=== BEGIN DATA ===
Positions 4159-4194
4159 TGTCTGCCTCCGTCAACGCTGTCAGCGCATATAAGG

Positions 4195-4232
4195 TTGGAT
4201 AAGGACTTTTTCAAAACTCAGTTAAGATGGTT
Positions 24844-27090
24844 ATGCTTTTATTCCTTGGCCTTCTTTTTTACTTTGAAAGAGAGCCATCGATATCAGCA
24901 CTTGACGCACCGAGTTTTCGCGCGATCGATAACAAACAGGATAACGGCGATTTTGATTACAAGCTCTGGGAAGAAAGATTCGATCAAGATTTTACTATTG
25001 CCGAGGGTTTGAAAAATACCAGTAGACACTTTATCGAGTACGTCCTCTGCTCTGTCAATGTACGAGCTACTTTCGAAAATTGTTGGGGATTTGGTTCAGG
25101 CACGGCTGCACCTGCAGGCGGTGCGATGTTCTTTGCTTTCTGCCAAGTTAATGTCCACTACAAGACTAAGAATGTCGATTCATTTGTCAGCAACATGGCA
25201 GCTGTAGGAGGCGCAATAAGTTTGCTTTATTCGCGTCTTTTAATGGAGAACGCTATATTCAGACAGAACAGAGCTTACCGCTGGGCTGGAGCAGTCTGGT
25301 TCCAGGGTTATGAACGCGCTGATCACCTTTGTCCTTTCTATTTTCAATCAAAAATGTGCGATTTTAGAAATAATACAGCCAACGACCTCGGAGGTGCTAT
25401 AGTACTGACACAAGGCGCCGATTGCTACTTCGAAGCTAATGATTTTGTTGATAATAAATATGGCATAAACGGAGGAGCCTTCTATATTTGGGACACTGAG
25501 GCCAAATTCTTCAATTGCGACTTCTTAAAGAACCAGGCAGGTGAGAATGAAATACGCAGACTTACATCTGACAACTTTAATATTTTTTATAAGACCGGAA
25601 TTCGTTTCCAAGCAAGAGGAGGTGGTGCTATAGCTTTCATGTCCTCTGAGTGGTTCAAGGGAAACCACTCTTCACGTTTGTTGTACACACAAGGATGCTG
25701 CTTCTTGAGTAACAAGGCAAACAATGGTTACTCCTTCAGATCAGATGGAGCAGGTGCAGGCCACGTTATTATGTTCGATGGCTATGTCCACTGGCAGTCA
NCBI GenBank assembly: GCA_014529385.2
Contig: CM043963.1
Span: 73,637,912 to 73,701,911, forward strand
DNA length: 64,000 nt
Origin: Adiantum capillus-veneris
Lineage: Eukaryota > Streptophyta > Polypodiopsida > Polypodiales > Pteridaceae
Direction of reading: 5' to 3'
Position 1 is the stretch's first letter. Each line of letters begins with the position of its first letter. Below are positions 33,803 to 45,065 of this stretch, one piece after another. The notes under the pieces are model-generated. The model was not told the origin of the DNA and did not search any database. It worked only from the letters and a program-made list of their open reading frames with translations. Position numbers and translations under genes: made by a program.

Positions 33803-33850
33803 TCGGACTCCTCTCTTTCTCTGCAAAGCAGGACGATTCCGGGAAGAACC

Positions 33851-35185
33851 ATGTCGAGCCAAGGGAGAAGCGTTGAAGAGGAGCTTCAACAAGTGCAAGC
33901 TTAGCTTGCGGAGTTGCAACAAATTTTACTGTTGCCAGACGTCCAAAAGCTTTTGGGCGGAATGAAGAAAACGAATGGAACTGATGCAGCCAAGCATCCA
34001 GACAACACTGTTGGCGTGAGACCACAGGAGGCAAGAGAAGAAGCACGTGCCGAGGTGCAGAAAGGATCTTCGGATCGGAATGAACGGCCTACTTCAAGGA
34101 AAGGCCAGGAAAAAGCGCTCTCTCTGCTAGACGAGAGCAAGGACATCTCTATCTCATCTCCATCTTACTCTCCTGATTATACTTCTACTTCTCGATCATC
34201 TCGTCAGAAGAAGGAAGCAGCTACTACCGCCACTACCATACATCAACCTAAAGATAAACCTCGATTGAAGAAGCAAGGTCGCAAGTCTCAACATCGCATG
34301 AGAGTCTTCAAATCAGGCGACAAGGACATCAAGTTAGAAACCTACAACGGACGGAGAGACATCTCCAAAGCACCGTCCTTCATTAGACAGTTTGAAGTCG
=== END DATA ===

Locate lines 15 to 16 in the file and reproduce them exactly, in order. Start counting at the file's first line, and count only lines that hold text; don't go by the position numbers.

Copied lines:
25601 TTCGTTTCCAAGCAAGAGGAGGTGGTGCTATAGCTTTCATGTCCTCTGAGTGGTTCAAGGGAAACCACTCTTCACGTTTGTTGTACACACAAGGATGCTG
25701 CTTCTTGAGTAACAAGGCAAACAATGGTTACTCCTTCAGATCAGATGGAGCAGGTGCAGGCCACGTTATTATGTTCGATGGCTATGTCCACTGGCAGTCA